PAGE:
Here, we overcame several critical manufacturing challenges, leading to fabrication of highly efficient virtually closedcell ceramic platetopologies (Supplementary Note 1). As with most additive manufacturing techniques, TPPDLWprinting of fully enclosed cellular geometries results in trapped excess liquid monomer and/or rupture of thin membranes during postprint development. We show that nanometersize pores are sufficient to eliminate residual monomer from assemblies of even tens of micrometersize cells, while retaining mechanical performance on par with fully closed cell topologies. In contrast to TPPDLWderived beamnanolattices, platenanolattices cannot simply be printed from individual line features in one threedimensional trajectory pattern. To address this challenge, we developed an orientationspecific layerbylayer hatching strategy (Supplementary Fig. 2) to combine the highest surface quality with smallest possible wall thicknesses, and fully exploited sizedependent strengthening of the constituent material. Material properties of hatched TPPDLWderived structures are highly sensitive to printing parameters^{46}; thus, carefully selected combinations of laser average power, scan speed and hatching distances were adopted herein to ensure identical constituent properties throughout our nanoarchitected material (Supplementary Fig. 3). To demonstrate property uniformity, for each plate orientation, microRaman spectroscopy measured nearly identical degree of conversion (DC) of prepyrolysis polymeric structures and nearly identical degree of graphitization (DG) for all pyrolytic carbon structures (Supplementary Figs. 3, 5; Supplementary Tables 1, 2). While pyrolysis of TPPDLW printed beamlattices has been demonstrated, the much larger ratio of unit cell dimensions to feature size in platelattices drastically complicates this conversion by pyrolysis, e.g., the overall size of our CO platenanolattices is up to 5 times larger than that of same\(\bar \rho\) octet beamlattices^{6,23} with comparable feature sizes. Given structures with larger surface areas tend to shrink more during pyrolysis, support pillars were coarsely hatched to introduce controlled porosity to lessen the shrinkage mismatch between the large surface area cubic+octet platenanolattices and the monolithic support pillars.
Despite the variability in the properties of pyrolytic carbon at small scales, our cubic+octet platenanolattices clearly reside within the bound bands of Fig. 4. Size effects strongly increase both the strength and stiffness of pyrolytic carbon, with decreasing characteristic length^{27,28,47}. In the range of 1 µm and 5 nm, Young’s moduli around 40 GPa^{28} and 62 GPa^{27} are reported, respectively; the former agrees well with our 6 µmdiameter micropillar compression results (Supplementary Fig. 6). Consequently, the Young’s moduli of the constituent material in our platenanolattices, with wall thicknesses of 150–260 nm, are expected to lie within the above upper and lower limits. Nonlinear least square fitting of the stiffnesses of our most pristine specimens (\(\bar \rho \ge 37.5\%\)) with Eq. (1), assuming a Poisson’s ratio v = 0.17^{48} and considering a correction function to account for the structure’s face holes (Supplementary Note 4), estimated a constituent material stiffness (E_{s}) of 62 GPa. This agrees remarkably well with the literature utilized upper limit in Fig. 4a, confirming performance of our platenanolattices at the HS upper bound. Regarding strength, literaturereported compressive properties^{28} of pyrolytic carbon with characteristic dimensions down to 600 nm agree well with our pillar experiments. Literaturereported ultimate tensile strengths of 2 µmsize specimens of up to 2.75 GPa^{29} are also in good agreement, indicating that our pillarmeasured yield strengths represent the constituent yield strength of our platenanolattices well.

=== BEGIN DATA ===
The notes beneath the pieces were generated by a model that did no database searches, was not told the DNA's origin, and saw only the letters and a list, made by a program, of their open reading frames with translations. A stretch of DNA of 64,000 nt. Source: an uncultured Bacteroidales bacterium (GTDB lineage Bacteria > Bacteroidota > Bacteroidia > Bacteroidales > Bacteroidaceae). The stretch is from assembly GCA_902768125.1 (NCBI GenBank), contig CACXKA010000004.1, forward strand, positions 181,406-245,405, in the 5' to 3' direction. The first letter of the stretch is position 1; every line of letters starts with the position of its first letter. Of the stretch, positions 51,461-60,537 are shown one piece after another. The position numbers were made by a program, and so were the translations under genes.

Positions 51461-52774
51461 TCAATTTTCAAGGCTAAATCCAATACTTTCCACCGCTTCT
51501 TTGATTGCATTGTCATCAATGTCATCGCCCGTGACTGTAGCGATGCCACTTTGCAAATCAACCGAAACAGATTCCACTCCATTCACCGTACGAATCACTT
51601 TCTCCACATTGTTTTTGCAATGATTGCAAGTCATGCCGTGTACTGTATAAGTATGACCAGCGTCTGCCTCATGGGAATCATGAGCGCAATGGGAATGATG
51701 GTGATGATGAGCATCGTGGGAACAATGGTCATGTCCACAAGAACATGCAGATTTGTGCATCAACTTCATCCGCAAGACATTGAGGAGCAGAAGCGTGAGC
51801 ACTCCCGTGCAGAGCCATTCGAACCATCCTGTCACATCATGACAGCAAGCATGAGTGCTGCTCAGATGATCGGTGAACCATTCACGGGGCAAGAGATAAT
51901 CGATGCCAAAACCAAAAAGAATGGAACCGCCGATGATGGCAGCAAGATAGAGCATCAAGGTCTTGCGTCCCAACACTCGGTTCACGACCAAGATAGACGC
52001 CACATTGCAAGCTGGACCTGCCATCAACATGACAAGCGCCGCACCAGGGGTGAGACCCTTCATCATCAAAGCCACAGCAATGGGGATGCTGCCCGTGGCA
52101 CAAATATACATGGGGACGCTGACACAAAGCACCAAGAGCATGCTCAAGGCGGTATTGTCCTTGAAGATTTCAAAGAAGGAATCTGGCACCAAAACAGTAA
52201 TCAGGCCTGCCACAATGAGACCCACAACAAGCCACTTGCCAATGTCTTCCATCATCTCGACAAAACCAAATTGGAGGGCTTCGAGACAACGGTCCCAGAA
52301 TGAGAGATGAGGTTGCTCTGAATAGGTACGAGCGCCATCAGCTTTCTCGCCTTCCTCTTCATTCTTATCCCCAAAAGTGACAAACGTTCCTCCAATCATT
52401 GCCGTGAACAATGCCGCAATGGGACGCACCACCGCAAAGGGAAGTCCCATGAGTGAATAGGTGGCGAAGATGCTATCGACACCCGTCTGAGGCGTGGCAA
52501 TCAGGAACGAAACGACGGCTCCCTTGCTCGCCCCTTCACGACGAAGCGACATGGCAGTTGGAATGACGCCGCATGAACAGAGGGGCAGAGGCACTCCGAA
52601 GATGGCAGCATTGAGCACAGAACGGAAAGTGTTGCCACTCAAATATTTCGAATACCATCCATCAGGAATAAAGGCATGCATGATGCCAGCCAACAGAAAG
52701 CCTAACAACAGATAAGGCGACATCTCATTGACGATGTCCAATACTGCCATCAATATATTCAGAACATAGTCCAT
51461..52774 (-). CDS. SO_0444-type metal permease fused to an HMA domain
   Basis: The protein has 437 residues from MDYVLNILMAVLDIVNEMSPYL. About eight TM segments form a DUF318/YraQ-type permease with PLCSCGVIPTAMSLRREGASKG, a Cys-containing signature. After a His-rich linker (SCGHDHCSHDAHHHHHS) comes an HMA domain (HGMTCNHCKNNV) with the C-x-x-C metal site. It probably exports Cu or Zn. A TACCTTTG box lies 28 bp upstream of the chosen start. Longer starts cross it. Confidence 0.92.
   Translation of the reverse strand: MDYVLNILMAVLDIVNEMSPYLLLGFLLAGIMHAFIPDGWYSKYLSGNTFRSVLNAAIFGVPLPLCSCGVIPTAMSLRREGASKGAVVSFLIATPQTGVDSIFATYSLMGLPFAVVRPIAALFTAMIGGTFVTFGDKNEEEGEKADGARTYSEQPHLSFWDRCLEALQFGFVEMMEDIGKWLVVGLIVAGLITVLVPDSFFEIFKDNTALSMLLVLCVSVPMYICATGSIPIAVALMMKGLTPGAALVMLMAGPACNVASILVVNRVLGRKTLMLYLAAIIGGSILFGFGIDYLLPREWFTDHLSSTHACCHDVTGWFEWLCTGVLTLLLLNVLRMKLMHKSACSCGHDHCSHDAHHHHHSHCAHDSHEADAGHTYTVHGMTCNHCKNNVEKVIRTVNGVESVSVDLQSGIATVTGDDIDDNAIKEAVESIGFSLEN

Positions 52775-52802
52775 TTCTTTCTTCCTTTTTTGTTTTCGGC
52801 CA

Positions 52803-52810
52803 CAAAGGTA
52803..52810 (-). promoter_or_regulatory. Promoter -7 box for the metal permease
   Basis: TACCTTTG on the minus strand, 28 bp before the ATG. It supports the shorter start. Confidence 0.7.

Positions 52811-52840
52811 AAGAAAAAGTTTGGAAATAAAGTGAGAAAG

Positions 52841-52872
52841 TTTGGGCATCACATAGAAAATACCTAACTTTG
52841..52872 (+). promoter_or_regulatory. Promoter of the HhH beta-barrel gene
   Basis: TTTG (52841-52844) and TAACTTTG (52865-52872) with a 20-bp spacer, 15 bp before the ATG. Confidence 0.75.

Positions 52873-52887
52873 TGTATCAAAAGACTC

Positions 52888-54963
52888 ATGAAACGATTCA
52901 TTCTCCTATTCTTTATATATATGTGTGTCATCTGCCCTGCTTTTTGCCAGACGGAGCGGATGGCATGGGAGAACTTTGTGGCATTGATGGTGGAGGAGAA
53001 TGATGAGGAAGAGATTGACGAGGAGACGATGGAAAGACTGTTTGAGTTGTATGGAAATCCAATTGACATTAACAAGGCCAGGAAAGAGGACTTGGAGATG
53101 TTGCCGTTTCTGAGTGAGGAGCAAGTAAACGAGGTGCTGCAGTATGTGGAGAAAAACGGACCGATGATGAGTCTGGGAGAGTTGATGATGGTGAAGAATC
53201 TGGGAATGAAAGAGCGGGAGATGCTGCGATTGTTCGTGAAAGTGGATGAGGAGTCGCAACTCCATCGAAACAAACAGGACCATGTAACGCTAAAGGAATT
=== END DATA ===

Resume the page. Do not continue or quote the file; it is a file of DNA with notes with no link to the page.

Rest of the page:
Platenanolattices fully exploit the topological advantages of their plate architecture in the higher relative density range. Although all details of the computer models are not fully reflected in our high\(\bar \rho\) platenanolattices given the limitations of nanomanufacturing, numerical results confirmed that the structural quality of these lattices was sufficient to perform on par with theoretical and numerical predictions, albeit with some experimental scatter. Correspondingly, experiments with polymeric cubic+octet platemicrolattices with nearideal geometries (Supplementary Note 5) correlated well with the pyrolytic carbon results, but with less scatter. Despite manufacturing imperfections, our pyrolytic carbon data has one of the lowest variabilities among the nanolattices presented in Fig. 6. Outliers in stiffness remain within ±6.9% of the average upper bound predictions.